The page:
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Director's Column

PLSJC Director Alan Hall writes a weekly column discussing library and community news, history, and other interesting subjects.

Funding of Ohio's Public Libraries

By Alan Hall, Director, PLSJ
Publish Date - Sunday, April 3, 2005

The funding of Ohio's public libraries for 2006 and 2007 remains before the Ohio Legislature at this time.

The Ohio House of Representatives will vote on the proposed State Budget in April, and it appears there will be no changes from the Governor's recommendation. That recommendation calls for reductions in all three Local Government Funds, which includes funding for cities and counties, villages and townships, and public libraries. The recommended reductions range from 5-20 percent for 2006.

As proposed, the Public Library of Steubenville and Jefferson County would experience a lost of $ 162,000 combined with cuts made since 2001, as well as a freeze in growth of the Local Government Funds. The Local Government Fund for libraries is the sole source of funding for Ohio's public libraries.  Our smaller percentage cut is actually a larger dollar amount than the other local governments since they have other revenue sources.

The library system has already reduced its budget three times to adjust for previous cuts.  Eleven staff positions have not been filled in the past two years, and hours were reduced at our Brilliant and Toronto Branches. Our current budget covers all of 2005, and the proposed cuts in the Local Government Funds are adjusted to a calendar fiscal year.  If enacted, the latest cut will begin January 1, 2006. It is too early to determine how we can address these proposed cuts. At this time, our libraries are experiencing their greatest usage ever. It comes down to the issue of library usage and available funds allocated by the State Legislature.

In my 35 years of working in Ohio's libraries, I have experienced the ups and downs of library revenue, but never to the duration that Ohio is currently experiencing. I have also never experienced the shrinking of associated agencies that work with the library system to serve the public.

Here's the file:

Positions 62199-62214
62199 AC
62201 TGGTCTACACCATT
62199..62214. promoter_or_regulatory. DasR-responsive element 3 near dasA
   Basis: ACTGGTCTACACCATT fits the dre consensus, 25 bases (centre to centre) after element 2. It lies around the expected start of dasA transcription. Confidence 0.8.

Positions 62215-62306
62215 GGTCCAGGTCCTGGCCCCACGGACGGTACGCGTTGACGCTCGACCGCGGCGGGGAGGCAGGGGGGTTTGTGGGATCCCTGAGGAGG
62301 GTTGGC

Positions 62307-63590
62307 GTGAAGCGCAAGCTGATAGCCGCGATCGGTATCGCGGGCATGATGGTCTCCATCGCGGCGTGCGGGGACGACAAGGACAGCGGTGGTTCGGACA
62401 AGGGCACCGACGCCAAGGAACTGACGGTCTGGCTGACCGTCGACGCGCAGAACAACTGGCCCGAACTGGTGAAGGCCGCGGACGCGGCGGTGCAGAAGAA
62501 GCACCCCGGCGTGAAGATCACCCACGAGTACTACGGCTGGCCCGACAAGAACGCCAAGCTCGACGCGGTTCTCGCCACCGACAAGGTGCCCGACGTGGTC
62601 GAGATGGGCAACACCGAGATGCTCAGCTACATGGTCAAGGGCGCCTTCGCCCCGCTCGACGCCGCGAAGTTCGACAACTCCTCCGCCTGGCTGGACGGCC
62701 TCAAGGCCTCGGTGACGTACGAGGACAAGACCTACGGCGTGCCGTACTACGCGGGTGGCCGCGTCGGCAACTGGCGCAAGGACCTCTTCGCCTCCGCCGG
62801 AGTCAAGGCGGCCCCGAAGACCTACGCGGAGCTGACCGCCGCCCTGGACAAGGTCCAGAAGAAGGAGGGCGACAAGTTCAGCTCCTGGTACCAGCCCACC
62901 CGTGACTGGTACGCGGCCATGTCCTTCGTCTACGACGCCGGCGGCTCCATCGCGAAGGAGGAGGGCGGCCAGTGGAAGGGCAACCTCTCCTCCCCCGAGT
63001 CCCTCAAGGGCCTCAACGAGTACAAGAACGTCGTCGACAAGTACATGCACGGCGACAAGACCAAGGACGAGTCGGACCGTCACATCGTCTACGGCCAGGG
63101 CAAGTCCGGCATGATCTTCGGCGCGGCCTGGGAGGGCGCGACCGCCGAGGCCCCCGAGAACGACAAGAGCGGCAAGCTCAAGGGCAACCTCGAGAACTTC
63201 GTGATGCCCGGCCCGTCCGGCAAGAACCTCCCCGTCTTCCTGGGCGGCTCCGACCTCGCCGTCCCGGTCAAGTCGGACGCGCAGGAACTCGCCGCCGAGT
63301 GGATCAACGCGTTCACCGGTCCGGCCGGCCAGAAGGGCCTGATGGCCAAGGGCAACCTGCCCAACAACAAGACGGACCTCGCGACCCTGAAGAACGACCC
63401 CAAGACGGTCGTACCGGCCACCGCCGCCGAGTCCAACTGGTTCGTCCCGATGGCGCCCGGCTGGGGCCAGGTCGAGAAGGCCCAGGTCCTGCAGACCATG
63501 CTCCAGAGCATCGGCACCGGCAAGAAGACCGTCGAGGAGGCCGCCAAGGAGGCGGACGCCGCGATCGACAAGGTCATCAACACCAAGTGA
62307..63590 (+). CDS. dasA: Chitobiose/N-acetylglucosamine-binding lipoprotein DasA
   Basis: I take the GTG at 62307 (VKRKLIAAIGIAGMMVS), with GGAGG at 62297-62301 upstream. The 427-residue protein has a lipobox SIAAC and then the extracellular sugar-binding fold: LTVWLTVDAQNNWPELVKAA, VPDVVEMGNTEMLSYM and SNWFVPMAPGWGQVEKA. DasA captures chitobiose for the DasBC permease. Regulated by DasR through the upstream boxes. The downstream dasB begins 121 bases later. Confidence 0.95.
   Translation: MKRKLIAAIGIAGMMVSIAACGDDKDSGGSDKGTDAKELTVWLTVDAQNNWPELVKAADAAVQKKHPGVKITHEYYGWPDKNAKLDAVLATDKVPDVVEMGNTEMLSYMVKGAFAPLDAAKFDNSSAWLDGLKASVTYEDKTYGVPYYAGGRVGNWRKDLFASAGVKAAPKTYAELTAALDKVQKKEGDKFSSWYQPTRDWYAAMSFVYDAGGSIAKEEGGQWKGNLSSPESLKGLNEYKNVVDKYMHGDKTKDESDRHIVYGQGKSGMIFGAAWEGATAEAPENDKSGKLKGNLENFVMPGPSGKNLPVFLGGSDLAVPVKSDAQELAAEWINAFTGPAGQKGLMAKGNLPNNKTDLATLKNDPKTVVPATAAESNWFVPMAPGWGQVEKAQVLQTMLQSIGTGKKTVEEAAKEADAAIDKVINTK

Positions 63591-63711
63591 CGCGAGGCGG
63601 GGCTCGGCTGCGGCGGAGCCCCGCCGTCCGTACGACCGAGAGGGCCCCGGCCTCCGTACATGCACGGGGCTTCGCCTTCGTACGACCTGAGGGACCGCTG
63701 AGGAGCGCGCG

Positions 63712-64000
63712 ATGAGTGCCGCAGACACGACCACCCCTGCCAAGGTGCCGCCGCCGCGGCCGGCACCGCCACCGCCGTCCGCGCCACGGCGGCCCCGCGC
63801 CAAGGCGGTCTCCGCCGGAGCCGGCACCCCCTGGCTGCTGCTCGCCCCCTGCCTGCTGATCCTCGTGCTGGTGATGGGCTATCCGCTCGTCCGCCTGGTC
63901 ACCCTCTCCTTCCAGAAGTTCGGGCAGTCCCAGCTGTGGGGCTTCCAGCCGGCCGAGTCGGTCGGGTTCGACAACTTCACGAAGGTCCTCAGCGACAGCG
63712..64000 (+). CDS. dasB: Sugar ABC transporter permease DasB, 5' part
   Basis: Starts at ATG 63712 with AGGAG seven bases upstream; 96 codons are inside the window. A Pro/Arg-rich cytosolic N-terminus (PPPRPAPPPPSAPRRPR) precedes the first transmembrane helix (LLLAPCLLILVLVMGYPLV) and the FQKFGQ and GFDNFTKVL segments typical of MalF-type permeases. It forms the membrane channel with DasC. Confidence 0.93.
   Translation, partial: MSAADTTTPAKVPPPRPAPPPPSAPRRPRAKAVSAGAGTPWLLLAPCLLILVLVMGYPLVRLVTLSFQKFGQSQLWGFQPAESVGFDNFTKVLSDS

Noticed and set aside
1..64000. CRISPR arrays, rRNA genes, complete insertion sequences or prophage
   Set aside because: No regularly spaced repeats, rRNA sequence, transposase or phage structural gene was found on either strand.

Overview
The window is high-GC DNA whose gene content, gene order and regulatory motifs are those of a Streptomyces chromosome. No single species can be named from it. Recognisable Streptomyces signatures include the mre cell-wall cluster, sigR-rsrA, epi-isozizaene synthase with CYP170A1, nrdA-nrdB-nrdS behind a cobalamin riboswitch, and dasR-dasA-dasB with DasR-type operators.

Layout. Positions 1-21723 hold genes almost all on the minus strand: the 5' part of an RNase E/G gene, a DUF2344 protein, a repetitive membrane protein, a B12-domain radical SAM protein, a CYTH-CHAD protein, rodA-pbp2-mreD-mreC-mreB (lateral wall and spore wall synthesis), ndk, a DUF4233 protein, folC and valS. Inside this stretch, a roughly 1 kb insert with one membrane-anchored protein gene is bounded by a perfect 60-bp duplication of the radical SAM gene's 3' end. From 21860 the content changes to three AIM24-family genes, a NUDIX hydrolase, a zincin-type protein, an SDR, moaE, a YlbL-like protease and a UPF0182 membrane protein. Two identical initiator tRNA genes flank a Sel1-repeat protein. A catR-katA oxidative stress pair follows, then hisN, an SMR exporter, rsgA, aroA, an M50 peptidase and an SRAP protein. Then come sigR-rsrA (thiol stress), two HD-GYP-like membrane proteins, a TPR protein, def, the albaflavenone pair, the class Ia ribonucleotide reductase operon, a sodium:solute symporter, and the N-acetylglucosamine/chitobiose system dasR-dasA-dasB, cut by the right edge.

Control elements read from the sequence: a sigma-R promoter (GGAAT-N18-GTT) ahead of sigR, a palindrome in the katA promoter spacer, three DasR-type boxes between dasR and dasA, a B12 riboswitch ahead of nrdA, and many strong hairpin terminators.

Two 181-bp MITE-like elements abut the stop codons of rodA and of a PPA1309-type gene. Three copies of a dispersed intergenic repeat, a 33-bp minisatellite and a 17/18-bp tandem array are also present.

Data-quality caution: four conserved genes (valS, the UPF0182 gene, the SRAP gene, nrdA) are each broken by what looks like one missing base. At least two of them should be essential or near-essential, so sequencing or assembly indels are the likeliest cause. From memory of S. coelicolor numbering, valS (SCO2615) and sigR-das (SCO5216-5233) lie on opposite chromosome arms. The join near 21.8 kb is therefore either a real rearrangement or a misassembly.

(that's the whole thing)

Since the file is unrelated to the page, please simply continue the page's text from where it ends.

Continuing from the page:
Our library uses various state offices and agencies to assist the public in their information needs, and that is now a real problem. Reduced staffing in Columbus and local offices means more e-mails, voice mails, and faxes that will be answered when possible. The State Library of Ohio has seen staffing diminish since 2001.  The library in Columbus has empty offices, and combined work assignments.

Our library system contracts with the State Library of Ohio for our automation system, delivery service, and reference service. Departments of the State Library coordinate our computer circuits, serve our physically challenged customers, and develop Continuing Education for staff. It is a time for creative administration and management, but I am running out of places to "pull the rabbit out of a hat." It seems like when I find another way to reduce costs for one thing, utility bills spiral higher and the retirement system increases deductions.

Maybe that is why I enjoy every day I work in a library.  Every day is new and different with the reward of a child learning to read at the library. By the end of June, Ohio's budget should be in place and next fall the decision-making will take place to provide library service with the budget provided.